BEAGLEBOARD XM GETTING STARTED PDF

When you buy BeagleBone Black, pretty much everything you need to get going comes with it. You can just plug it into the USB of a host computer, and it works. The goal of this chapter is to show what you can do with your Bone, right out of the box. For someone new to the BeagleBoard. Many of the recipes in this book will work on the other Beagles too, but the Black is where to begin.

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When you buy BeagleBone Black, pretty much everything you need to get going comes with it. You can just plug it into the USB of a host computer, and it works.

The goal of this chapter is to show what you can do with your Bone, right out of the box. For someone new to the BeagleBoard. Many of the recipes in this book will work on the other Beagles too, but the Black is where to begin.

If you already have BeagleBone Black, you can move on to the next recipe. There is a high-end line and a low-end line for BeagleBoard. The Beagle Boards are the higher-end boards, with strongest appeal to advanced Linux hackers looking for affordable solutions with DSPs and features that can improve display performance. The clock frequency was then increased to MHz. There are many in the field, and they are still being sold, but the newer Bones are a better starting point.

The xM is a good choice if you want to use the BeagleBoard as a small workstation. Add a 5V power supply, and you are ready to run without the need of a host computer. The original BeagleBone appeared in October The White can run the same software images off the same SD cards as the Black does, so everything presented in this book will also run on the White.

It also added 2G of onboard flash memory. All this, and it still fits in an Altoids tin. This book focuses on BeagleBone Black simply called the Bone here , so more details will follow.

However, due to the open development nature of BeagleBoard. The concept is to have support in the mainline u-boot and Linux kernel projects ahead of public hardware availability. The BeagleBoard wiki provides the current state of development. BeagleBoard-X15 is going to be an amazing machine, but it will be a fair bit more expensive and complicated. Fortunately, you have all you need to get running: your Bone and a USB cable. Some users have reported issues with using Internet Explorer with the web pages served up by the Bone, so make sure to use Chrome or Firefox.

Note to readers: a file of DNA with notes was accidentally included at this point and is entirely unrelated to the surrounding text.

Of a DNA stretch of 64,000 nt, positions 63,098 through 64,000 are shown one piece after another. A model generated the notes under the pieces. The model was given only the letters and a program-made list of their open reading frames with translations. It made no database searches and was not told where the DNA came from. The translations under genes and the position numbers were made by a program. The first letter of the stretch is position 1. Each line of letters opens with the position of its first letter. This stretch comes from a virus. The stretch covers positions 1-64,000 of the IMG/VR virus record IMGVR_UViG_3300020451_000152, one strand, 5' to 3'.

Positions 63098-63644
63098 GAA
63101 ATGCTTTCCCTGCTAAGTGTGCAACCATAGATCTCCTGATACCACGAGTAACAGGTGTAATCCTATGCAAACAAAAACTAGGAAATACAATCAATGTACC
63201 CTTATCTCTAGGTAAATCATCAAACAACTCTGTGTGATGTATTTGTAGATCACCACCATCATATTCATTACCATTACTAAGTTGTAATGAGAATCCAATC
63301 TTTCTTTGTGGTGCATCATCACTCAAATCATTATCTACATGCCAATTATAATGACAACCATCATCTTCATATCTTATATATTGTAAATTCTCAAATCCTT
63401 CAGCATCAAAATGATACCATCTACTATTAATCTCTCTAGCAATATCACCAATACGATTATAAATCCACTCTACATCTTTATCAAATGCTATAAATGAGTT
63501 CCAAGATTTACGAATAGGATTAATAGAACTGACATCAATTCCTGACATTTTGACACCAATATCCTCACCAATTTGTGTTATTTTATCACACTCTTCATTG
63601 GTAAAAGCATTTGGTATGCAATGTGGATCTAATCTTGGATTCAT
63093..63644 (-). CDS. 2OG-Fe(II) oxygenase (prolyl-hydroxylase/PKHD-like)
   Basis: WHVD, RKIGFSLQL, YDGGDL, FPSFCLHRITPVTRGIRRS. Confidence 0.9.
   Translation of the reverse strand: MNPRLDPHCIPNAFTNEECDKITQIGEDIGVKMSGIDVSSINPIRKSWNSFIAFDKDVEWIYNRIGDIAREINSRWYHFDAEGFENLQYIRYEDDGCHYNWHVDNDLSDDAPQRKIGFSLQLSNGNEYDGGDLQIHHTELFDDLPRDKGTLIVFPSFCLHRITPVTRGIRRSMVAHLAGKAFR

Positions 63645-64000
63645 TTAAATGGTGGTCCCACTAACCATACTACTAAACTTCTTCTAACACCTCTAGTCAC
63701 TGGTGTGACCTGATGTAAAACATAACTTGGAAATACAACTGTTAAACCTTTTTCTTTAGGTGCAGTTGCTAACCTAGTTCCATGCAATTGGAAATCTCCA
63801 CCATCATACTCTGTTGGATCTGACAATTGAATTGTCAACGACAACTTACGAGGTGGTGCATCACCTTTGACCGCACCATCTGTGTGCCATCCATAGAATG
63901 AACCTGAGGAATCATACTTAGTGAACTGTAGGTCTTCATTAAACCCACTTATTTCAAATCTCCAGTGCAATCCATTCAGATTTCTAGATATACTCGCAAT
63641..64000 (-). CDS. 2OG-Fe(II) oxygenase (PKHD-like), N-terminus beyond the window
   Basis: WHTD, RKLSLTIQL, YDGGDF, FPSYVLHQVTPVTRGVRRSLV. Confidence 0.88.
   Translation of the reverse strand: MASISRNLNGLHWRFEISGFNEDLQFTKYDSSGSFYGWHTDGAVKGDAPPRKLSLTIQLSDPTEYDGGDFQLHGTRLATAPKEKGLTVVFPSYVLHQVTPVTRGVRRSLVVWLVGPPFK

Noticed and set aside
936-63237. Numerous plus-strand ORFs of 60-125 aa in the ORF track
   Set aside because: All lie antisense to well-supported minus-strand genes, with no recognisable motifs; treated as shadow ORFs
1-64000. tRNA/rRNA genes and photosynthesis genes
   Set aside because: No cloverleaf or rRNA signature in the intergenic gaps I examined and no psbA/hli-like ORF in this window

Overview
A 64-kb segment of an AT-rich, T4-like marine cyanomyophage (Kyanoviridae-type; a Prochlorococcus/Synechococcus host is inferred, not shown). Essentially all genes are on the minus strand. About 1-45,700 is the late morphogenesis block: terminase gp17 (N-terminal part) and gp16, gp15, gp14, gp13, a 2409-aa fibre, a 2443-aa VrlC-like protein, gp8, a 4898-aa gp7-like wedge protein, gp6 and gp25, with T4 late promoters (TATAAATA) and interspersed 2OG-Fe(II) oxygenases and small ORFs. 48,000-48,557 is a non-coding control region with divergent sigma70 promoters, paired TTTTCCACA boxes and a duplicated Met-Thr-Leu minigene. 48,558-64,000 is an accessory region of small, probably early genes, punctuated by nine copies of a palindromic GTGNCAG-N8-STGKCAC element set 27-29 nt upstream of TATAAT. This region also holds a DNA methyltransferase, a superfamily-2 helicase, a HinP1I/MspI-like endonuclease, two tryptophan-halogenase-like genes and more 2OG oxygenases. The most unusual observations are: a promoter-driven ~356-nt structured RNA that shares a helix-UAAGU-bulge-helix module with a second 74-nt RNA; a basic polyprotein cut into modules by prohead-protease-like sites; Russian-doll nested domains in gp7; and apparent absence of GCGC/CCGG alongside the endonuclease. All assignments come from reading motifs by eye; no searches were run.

The green banner at the top means the browser is talking to the Bone and code on the page can be edited and run on the Bone. Then try editing the code and running it again. Take five minutes and try it! You need Cloud9 for that, as discussed next.

Make sure you turn off your Bone properly. This will ensure that the Bone shuts down correctly. The rest of this book goes into the details behind this quick out-of-box demo. Explore your Bone and then start exploring the book. This book uses Debian , the Linux distribution that currently ships on the Bone. However this book is based on a newer version image than what is shipping at the time of the writing. Try it and see. If the banner is green, the examples are live. Take five minutes and see what you can find.

IO to create a connection between your browser and your Bone. Many of the projects in this book involve interfacing things to the Bone. Some plug in directly, like the USB port. Others need to be wired. Nevertheless, many require a breadboard for the fastest and simplest wiring. There are many good tutorials online about wiring breadboards. The key thing to know is which holes are attached to which. The rails , or buses , are the pairs of columns of holes that run up and down on the left and right side of the board.

All the holes in one column are electrically wired together. Therefore, attaching ground to the rightmost column makes ground available everywhere on that column. Likewise with attaching 3. The bottom right pin of the pushbutton is connected to a hole of the breadboard that is electrically connected to the four holes to the right of it.

The rightmost hole of that group is wired to the plus column; therefore, it attaches the pushbutton to the 3. If the pin were outputing a low or 0, it would try to sink all the current it could to make the pin go low. The result is that the pin would burn out. It is necessary to use the pull-down mode of the GPIO pins for this circuit to work predictably. Otherwise, when the switches are open, the input pins are not connected electrically and will be in an unknown state.

Plug your Bone into a host computer via the USB cable. Click the examples folder on the left and then double-click on blinkled. You can now edit the file. Now your home directory will show up in the Workspace file tree. If you edit line 13 of the blinkled. You can learn all about it at the Cloud9 web site , though it easy enough to use that you can just dive in and start using it.

In Linux, this is a special account that has privaleges to perform many operations often excluded to normal user accounts.